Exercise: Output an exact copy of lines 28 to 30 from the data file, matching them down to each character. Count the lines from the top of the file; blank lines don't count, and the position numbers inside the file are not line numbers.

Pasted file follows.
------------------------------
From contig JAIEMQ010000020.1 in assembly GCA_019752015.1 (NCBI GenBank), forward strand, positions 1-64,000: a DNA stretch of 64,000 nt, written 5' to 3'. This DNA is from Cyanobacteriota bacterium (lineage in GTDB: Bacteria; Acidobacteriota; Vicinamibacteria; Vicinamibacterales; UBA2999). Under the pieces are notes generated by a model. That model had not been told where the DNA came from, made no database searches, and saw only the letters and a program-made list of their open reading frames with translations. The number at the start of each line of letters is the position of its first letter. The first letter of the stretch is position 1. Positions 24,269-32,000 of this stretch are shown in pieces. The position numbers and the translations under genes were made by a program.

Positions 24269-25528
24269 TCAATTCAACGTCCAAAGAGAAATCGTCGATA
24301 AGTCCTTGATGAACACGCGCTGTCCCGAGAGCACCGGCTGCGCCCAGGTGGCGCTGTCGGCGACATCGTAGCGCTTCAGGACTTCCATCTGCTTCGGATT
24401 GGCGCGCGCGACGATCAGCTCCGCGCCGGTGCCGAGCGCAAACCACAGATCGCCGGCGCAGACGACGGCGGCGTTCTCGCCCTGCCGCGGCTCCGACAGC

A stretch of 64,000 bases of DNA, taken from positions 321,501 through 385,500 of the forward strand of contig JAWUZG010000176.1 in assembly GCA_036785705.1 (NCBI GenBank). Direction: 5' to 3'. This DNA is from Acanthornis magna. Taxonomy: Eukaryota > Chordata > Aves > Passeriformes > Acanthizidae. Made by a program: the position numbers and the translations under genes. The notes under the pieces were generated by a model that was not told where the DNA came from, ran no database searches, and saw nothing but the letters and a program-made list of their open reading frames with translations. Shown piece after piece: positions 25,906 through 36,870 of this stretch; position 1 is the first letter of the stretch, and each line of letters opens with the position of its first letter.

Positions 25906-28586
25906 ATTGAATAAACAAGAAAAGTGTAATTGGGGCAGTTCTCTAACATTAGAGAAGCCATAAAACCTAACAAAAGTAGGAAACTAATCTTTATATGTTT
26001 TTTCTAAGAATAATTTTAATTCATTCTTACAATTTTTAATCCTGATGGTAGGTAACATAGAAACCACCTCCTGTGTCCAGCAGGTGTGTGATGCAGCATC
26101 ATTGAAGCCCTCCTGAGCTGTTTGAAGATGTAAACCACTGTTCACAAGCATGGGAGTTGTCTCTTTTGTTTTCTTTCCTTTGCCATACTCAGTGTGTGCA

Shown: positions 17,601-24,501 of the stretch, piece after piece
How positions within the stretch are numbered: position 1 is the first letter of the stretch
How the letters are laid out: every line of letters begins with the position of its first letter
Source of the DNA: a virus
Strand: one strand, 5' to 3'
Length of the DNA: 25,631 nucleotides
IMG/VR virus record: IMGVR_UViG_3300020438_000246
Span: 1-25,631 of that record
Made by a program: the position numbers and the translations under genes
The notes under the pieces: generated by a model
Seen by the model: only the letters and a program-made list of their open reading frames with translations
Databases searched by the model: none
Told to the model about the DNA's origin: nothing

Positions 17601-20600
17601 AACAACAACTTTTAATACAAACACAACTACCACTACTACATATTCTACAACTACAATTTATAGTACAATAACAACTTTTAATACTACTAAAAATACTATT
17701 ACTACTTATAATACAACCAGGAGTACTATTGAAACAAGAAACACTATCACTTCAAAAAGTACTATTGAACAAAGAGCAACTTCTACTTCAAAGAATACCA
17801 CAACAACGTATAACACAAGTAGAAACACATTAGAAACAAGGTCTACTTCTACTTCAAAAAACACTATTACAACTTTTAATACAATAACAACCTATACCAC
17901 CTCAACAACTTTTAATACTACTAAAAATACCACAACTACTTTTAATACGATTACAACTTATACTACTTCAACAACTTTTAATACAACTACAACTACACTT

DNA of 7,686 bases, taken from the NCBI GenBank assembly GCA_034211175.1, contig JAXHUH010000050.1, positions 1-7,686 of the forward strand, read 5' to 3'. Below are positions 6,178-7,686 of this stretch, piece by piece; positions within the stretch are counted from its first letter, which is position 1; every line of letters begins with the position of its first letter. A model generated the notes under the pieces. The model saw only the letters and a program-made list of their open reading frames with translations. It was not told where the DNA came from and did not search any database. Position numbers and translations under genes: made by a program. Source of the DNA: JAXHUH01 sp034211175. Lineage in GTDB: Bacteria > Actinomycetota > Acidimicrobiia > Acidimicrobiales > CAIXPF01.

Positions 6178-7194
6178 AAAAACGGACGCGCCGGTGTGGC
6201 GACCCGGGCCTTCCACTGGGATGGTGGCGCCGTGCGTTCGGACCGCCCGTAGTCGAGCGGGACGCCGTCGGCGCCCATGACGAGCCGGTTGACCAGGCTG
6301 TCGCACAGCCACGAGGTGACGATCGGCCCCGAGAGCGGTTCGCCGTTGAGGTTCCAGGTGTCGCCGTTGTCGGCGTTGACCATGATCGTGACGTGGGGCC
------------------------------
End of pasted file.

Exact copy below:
17901 CTCAACAACTTTTAATACTACTAAAAATACCACAACTACTTTTAATACGATTACAACTTATACTACTTCAACAACTTTTAATACAACTACAACTACACTT

DNA of 7,686 bases, taken from the NCBI GenBank assembly GCA_034211175.1, contig JAXHUH010000050.1, positions 1-7,686 of the forward strand, read 5' to 3'. Below are positions 6,178-7,686 of this stretch, piece by piece; positions within the stretch are counted from its first letter, which is position 1; every line of letters begins with the position of its first letter. A model generated the notes under the pieces. The model saw only the letters and a program-made list of their open reading frames with translations. It was not told where the DNA came from and did not search any database. Position numbers and translations under genes: made by a program. Source of the DNA: JAXHUH01 sp034211175. Lineage in GTDB: Bacteria > Actinomycetota > Acidimicrobiia > Acidimicrobiales > CAIXPF01.

Positions 6178-7194